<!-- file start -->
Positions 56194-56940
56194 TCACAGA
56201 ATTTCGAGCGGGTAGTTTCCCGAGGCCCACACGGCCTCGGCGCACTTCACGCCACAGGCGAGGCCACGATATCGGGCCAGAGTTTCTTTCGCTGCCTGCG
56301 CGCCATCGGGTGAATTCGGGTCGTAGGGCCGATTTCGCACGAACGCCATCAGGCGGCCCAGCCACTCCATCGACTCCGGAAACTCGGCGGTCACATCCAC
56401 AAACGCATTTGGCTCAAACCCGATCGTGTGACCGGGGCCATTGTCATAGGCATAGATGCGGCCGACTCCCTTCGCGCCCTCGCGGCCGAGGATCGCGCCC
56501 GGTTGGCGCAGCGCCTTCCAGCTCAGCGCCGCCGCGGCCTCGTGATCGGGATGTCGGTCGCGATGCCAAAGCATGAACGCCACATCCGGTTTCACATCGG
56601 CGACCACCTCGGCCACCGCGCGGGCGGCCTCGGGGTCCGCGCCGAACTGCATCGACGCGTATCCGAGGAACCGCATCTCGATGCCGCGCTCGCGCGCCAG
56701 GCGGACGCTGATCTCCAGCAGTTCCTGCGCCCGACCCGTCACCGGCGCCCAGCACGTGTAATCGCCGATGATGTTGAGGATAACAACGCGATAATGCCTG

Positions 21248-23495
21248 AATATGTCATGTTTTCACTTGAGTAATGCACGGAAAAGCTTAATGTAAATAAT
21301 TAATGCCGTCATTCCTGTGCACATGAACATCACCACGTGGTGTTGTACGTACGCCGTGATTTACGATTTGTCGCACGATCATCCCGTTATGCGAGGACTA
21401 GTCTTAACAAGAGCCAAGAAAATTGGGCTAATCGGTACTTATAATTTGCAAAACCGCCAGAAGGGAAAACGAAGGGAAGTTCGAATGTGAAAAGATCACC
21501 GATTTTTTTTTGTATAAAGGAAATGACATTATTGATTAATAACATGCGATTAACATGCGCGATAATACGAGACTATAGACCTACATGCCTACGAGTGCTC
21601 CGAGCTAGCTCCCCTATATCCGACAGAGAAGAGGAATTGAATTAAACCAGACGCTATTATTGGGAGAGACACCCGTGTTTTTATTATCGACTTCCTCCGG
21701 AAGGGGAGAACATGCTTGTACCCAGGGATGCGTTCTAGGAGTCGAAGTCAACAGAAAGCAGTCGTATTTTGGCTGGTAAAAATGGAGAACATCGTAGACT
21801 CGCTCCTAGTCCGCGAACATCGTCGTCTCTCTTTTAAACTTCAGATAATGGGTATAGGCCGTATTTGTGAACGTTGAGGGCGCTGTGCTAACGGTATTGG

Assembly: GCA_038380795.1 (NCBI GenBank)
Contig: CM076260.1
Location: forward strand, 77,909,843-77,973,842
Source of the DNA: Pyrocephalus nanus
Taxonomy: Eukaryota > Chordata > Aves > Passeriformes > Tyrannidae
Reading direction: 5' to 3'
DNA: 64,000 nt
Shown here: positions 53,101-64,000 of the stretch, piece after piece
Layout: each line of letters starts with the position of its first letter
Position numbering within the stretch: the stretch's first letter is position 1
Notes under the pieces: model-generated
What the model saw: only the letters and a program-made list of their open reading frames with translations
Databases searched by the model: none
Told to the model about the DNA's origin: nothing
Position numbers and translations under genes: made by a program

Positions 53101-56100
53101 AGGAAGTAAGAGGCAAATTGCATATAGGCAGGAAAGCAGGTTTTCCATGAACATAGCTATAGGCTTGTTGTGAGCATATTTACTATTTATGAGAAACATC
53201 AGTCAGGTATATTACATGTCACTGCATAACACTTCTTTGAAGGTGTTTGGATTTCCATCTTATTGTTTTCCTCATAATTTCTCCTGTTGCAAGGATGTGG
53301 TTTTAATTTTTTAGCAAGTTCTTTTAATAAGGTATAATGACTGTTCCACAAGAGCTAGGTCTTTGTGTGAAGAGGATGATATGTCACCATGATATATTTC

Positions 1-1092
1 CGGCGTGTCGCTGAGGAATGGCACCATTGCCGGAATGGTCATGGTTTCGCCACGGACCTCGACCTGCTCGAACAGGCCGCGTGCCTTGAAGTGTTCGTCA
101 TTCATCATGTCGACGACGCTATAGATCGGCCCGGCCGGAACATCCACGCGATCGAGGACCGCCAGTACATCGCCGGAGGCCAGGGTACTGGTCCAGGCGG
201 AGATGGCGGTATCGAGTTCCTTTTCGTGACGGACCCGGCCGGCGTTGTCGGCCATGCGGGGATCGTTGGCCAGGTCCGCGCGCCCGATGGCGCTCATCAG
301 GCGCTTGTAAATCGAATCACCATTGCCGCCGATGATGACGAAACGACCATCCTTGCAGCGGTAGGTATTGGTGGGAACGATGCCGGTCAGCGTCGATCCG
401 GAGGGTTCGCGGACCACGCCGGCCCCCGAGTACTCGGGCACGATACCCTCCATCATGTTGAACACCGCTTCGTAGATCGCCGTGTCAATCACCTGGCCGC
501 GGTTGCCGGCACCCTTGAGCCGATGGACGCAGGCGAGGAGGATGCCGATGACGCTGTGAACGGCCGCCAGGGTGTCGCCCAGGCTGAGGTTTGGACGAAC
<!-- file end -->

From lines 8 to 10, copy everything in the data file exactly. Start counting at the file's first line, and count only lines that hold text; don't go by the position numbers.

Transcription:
56701 GCGGACGCTGATCTCCAGCAGTTCCTGCGCCCGACCCGTCACCGGCGCCCAGCACGTGTAATCGCCGATGATGTTGAGGATAACAACGCGATAATGCCTG

Positions 21248-23495
21248 AATATGTCATGTTTTCACTTGAGTAATGCACGGAAAAGCTTAATGTAAATAAT